Help for animals in Ukraine and Ukrainians fleeing with their companion animals
People fleeing Ukraine with companion animals
On March 24, 2022, the FSVO decided on further temporary relaxations regarding the entry with companion animals from Ukraine:
The risk of bringing rabies into the country is considered low, since a large percentage of companion animals brought into the country have had a rabies vaccination or have not been in contact with wild animals. The FSVO is therefore following the assessment of the Standing Commission on Vaccination in Veterinary Medicine (StIKo Vet) of March 1, 2022.
It is still imperative that all animals are registered upon arrival and that it is recorded whether they have been vaccinated against rabies. Cats and dogs will be vaccinated if they enter without a rabies vaccine or if there is doubt as to their immunization.
Animals with insufficient vaccination against rabies are subject to a 120-day quarantine at home from the date of entry into the EU/Switzerland. However, the competent authorities will determine the specific measures in each individual case. It is therefore important that animal keepers contact the cantonal veterinary authorities as soon as possible.
Animals with sufficient rabies vaccination that cannot be housed with their owners may be placed in private foster homes.
Persons fleeing with companion animals must fill out the form provided on the FSVO website and send it to firstname.lastname@example.org. Proof must be submitted that the animal is chipped (applies to dogs only) and has had a rabies vaccination that was administered more than 120 days ago, as well as proof of an antibody test (titer test).
Many veterinary clinics and certain cantons cover the costs of blood sampling and subsequent chipping. For further information, please contact the responsible cantonal veterinary offices. The costs for the rabies titer test analyses will be covered by the FSVO.
All dogs will be registered with AMICUS, the national database for dogs, after notification to the FSVO or the cantonal veterinary authority. The registration costs will be covered by Identitas AG.übernommen.
The following rules of conduct must be observed with companion animals from Ukraine (see above-mentioned FSVO fact sheet in Englisch and Ukrainian), although the competent cantonal veterinary authority may waive these measures if there is evidence of sufficient rabies immunization:
- Dogs must be kept on a short leash at all times and may not be let off the leash;
- Cats must be kept indoors at all times;
- Animals must not have contact with humans or animals other than those living in the same household;
- Animals must not be left unattended outside;
- The cantonal veterinary service is to be informed immediately if the animal disappears, shows aggressive behavior, bites someone or becomes ill.
Therefore, if a rabies outbreak is suspected, the the owners and/or foster homes must immediately contact the cantonal veterinary authorities. In such a case, the animals may only be cared for by persons vaccinated against rabies. In the canton of Zurich, only employees of the cantonal veterinary authority, the Zurich animal welfare association (Zürcher Tierschutz), and the animal shelter Tierheim Pfötli are suited for this (more informtion here).
Accommodation in Switzerland
Private accommodation for humans and animals from Ukraine
Volunteers based in the Switzerland, Austria or Germany who would like to offer accommodation to Ukrainian refugees and their companion animals can register with the German central pet registry TASSO and indicate how many people and animals they can accommodate.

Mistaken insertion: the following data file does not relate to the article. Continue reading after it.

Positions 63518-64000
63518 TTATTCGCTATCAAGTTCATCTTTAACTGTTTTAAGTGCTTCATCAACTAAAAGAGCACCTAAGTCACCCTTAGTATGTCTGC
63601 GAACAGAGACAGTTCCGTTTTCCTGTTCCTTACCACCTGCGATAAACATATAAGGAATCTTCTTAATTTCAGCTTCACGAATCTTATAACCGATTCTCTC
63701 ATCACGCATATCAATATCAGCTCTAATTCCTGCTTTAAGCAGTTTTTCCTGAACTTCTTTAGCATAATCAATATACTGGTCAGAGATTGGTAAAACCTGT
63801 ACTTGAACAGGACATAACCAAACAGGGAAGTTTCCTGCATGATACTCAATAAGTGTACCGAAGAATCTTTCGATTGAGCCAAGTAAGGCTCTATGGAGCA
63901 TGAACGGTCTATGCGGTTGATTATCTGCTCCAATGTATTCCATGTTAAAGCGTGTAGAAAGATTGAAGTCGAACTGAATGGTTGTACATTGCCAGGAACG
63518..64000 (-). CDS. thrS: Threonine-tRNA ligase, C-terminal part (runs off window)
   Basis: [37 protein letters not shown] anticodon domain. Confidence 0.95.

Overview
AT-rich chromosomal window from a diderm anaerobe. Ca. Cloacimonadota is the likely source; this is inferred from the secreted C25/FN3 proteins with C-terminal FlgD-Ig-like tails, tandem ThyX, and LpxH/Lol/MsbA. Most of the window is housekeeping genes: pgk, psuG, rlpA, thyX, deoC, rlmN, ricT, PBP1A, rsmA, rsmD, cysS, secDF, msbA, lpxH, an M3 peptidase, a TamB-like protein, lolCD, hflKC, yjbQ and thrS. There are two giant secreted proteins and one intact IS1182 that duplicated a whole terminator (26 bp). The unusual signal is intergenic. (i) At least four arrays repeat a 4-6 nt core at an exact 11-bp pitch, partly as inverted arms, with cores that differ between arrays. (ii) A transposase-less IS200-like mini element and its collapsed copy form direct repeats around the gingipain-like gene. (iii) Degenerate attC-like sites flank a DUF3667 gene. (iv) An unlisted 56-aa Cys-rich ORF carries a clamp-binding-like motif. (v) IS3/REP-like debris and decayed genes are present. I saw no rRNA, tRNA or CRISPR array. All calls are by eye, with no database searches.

Liability considerations for private foster homes
Volunteers who would like to provide a foster home for companion animals from Ukraine that cannot be accomodated together with their owners should contact the cantonal authorities (municipality or cantonal veterinary office).
Private foster homes that take in companion animals will generally be considered the keepers of these animals under liability law. An animal keeper (Art. 56 para. 1 of the Swiss Code of Obligations) is basically anyone who has actual control over an animal and therefore also has the power to prevent it from causing damage. It is thereby irrelevant who is the actual owner. If a foster home qualifies as an animal owner and, for example, a biting incident occurs or damage is caused, the foster home can be found liable. Of course, liability depends on the individual case. To protect yourself against unpleasant surprises, it is advisable to take out private liability insurance or to clarify this with your existing insurance company.
Where to donate for the animals left in Ukraine
The Stiftung für das Tier im Recht (the Foundation for the Animal in the Law; TIR) recommends, for example, a donation to the animal welfare organization Four Paws,
which runs a bear sanctuary (Bear Sanctuary Domazhyr) in Ukraine and provides help for stray animals with a team on site. The Susy Utzinger Stiftung für Tierschutz also needs financial help to supply its animal shelters on the Ukrainian-Polish and Ukrainian-Romanian borders and to forward some of the donations to Ukrainian animal shelters and animal welfare organizations in Ukraine that they are familiar with.
In addition, Eurogroup for Animals, a pan-European advocacy organization for animals, lists the following organizations which are helping animals on the ground in Ukraine and need financial aid:
- Deutscher Tierschutzbund - Shelter Tierschutzzentrum Odessa (animal shelter in Odessa)
- Odessa Humanny Pokrok donates 100% of their e-shop revenue to Ukraine
- Open Cages
- Společnost pro zvířata
- GATO – Animal protection and advocacy Lithuania
- World Horse Welfare - British Equestrians for Ukraine Fund